Remember that you aren’t coming anywhere near the paws yet. Eventually, you can work up to your dog’s legs. Simply doing this–without ever touching your dog’s paws–may take days alone to gain his trust and understanding that touching means treating.

Eventually, you can quickly touch the top of his paws and immediately treat. This initial touch may last a mere second or two, but remember that you’re working your way up.

Once your dog can handle you touching his paw, you can then introduce nail trimmers and do the same methods all over again.

Seek professional training

While it might seem simple to read a training article or book and practice the advice given, this is not always the case. Sometimes it’s a good idea to look to professionals, especially if you’ve never done training before.

Most people that attend dog training will be quick to tell you that it’s not just training the dog. Moreso a professional trains the owner.

Your slightest gestures, tone of voice, timing, and even mood can influence the way your dog reacts. A professional training class can teach you how to manipulate these tools to your advantage.

Furthermore, you’ll meet others in the boat as yourself. Lots of dogs have small quirks and you’ll work together to solve them. It’s also a good idea to socialize your dog as well.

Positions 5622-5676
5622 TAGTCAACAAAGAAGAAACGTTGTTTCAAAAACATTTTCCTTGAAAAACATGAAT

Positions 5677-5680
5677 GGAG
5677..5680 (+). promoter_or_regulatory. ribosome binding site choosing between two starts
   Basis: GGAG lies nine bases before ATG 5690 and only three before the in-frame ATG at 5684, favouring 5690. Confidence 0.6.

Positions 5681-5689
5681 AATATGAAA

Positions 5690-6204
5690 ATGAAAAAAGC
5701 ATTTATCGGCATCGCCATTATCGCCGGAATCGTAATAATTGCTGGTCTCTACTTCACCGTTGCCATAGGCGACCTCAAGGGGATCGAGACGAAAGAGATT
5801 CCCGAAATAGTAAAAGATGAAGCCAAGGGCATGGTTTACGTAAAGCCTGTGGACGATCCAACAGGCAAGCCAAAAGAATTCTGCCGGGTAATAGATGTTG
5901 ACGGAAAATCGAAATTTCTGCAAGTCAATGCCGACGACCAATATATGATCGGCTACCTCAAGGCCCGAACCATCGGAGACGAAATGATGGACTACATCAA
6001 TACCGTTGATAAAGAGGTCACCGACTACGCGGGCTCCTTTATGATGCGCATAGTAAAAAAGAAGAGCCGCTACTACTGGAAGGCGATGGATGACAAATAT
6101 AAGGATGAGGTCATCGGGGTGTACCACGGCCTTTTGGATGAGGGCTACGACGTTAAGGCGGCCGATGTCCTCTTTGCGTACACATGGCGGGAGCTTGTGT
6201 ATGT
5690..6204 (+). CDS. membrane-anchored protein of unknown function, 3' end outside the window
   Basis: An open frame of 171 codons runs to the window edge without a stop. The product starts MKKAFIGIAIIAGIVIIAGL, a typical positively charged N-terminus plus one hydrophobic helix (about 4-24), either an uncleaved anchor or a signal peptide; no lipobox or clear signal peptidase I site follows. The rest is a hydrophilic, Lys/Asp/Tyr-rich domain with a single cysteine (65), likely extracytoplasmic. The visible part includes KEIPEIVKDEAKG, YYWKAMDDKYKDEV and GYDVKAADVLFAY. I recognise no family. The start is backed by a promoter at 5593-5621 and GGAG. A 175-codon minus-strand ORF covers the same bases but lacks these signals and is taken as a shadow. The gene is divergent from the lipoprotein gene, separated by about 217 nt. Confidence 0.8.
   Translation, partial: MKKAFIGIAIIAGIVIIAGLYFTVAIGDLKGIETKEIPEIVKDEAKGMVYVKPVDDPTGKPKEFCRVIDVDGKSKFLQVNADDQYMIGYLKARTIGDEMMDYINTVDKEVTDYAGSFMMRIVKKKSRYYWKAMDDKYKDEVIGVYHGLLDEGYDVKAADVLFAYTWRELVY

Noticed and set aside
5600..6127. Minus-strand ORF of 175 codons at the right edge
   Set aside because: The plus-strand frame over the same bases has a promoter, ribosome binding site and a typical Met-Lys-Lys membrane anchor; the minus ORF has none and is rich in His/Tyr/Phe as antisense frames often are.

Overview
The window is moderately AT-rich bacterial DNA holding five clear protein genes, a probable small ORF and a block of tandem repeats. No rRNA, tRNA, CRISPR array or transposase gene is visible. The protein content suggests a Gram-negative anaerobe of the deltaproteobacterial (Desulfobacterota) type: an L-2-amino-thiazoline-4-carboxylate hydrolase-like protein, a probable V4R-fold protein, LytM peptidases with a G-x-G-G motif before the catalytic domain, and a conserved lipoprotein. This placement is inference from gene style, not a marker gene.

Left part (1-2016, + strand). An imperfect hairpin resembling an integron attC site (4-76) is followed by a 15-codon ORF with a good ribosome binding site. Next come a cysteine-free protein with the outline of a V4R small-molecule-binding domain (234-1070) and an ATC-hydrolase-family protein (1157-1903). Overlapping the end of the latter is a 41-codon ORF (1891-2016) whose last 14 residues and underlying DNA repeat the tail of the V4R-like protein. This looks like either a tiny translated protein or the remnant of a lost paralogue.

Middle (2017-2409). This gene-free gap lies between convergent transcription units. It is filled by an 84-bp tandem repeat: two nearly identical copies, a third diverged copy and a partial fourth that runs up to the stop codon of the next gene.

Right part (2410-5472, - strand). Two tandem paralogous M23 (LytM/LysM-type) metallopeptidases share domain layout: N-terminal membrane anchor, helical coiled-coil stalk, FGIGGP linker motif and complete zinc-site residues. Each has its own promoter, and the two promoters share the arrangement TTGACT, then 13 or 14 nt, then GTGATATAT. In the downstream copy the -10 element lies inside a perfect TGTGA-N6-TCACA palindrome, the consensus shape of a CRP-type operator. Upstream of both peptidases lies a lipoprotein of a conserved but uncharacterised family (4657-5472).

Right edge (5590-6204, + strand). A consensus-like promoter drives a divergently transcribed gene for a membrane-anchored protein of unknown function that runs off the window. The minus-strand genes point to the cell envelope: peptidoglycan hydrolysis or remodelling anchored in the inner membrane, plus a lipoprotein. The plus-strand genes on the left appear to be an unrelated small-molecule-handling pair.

Other dogs can help influence behavior and your trainer will give you homework to work on for each class so you can monitor your pacing.

These classes will help you stay consistent and have patience while understanding your dog. In addition, it’s great to have a professional that you can reach out to with questions or concerns.

Seek private training

If all else fails, you need to bring out the big guns. Depending on your dog, you may want to reach for both your wallet and someone that can work with just you and your dog in a private setting. This is not a failure on your part.

If you really want results, this one on one time can move mountains when it comes to training both you and your dog.

A private trainer can solely work on the individual interactions between you and your dog without the distraction of other people and dogs.

While other class members can be an asset, they may also cause your dog anxiety and you have to divide the trainer among them. This can be daunting if you have an especially challenging or even a vocal dog.

Private training may be more expensive, but remember that it’s not only temporary, but it’s also worth it.

Keep it up

After gaining mastery over your dog’s paws, unfortunately, your work is not done. Just because your dog allows you to touch its paws right now doesn’t mean you throw the muzzle out and stop treating or praising.

In order to keep desired habits, you will most likely need to work on them throughout your dog’s life.

Every so often, it’s a good idea to take five minutes to grab some treats and praise your dog for allowing you access to his paws.

Keep in mind that you’re not the only one that needs access. Your vet will need to examine his paws and a groomer will need to trim his nails, so the more you work on this, the easier their lives will be as well.

Leave a Reply

Your email address will not be published.